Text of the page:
Granted that NAFTA will have its greatest or most immediate effects on traded manufactured goods, what kinds of changes can be expected? Generally speaking, Mexico can attract production processes that use proven, well understood, standard technology; are relatively labor intensive; and require relatively low capital investment. Distinct U.S. advantages include high value-added production, relatively capital-intensive operations, innovative technology, sophisticated information and delivery systems, unique local inputs, and innovative and experimental goods. It is a mistake to assume that NAFTA will cause the wholesale movement of entire businesses to Mexico, although some of this will surely occur. Instead, the agreement is more likely to result in an increase in U.S.Mexican joint ventures and other forms of intraindustrial linkages in which the location of the production process will be determined by the comparative advantages of each nation. This prediction is supported by the fact that approximately three-quarters of U.S. commodity trade with Mexico consists of intermediate rather than final consumer goods, with most of this trade occurring within industries.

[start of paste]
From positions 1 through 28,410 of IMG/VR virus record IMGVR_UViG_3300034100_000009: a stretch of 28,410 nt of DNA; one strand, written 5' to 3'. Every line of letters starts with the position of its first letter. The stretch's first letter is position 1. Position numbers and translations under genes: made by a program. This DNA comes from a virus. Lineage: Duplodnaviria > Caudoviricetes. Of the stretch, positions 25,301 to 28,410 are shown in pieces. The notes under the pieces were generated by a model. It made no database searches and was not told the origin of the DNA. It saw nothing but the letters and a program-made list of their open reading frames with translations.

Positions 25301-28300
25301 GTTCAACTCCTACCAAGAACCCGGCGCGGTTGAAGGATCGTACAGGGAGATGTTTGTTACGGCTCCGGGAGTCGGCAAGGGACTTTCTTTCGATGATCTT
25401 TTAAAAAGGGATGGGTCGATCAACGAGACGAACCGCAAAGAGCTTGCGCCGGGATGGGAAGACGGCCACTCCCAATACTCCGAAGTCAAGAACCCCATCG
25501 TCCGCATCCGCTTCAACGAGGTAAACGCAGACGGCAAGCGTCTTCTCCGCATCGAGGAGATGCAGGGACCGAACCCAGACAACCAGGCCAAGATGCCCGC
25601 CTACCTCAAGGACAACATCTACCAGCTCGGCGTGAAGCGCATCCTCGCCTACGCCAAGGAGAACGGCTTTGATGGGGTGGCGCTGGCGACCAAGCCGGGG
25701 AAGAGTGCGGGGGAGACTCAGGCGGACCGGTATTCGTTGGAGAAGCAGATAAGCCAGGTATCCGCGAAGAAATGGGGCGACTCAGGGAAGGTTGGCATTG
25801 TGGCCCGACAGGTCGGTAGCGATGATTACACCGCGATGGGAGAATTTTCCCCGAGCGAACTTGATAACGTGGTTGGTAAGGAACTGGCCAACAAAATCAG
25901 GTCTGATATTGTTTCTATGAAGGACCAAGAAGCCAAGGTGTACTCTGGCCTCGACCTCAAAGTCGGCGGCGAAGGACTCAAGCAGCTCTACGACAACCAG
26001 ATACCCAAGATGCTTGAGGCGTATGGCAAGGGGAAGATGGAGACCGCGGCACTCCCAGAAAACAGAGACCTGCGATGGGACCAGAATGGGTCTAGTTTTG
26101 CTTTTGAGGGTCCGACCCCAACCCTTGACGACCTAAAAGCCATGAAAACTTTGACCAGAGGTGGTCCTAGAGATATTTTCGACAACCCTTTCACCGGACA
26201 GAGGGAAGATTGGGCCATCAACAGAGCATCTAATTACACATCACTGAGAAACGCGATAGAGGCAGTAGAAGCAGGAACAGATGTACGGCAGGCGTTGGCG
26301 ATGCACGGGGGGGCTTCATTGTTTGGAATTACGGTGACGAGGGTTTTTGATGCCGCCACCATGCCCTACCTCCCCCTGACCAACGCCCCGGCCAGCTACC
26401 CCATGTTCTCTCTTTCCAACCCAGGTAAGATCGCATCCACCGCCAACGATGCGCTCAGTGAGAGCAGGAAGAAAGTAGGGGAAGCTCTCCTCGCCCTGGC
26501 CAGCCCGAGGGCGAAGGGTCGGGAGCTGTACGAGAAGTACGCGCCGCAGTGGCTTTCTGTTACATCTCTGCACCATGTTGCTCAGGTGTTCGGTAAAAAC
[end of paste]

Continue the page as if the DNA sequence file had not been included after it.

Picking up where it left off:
The changes that win come in the wake of the North American Free Trade Agreement, on the whole, will benefit all parties. Nevertheless, concerns about environmental impacts, better job training programs for displaced workers, and the need to adapt Texas transportation, services, and other infrastructure to the emerging realities are legitimate. The Texas Department of Commerce, which enjoys a direct line to people involved in the negotiations, is in a position to communicate the concerns and insights of business. Now is the time to do so if we are going to maximize the benefits of free trade for Texas. Chandler Stolp, Associate Professor LBJ School of Public Affairs and Institute of Latin American Studies University of Texas at Austin
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Title Annotation:North American Free Trade Agreement
Author:Stolp, Chandler
Publication:Texas Business Review
Date:Dec 1, 1991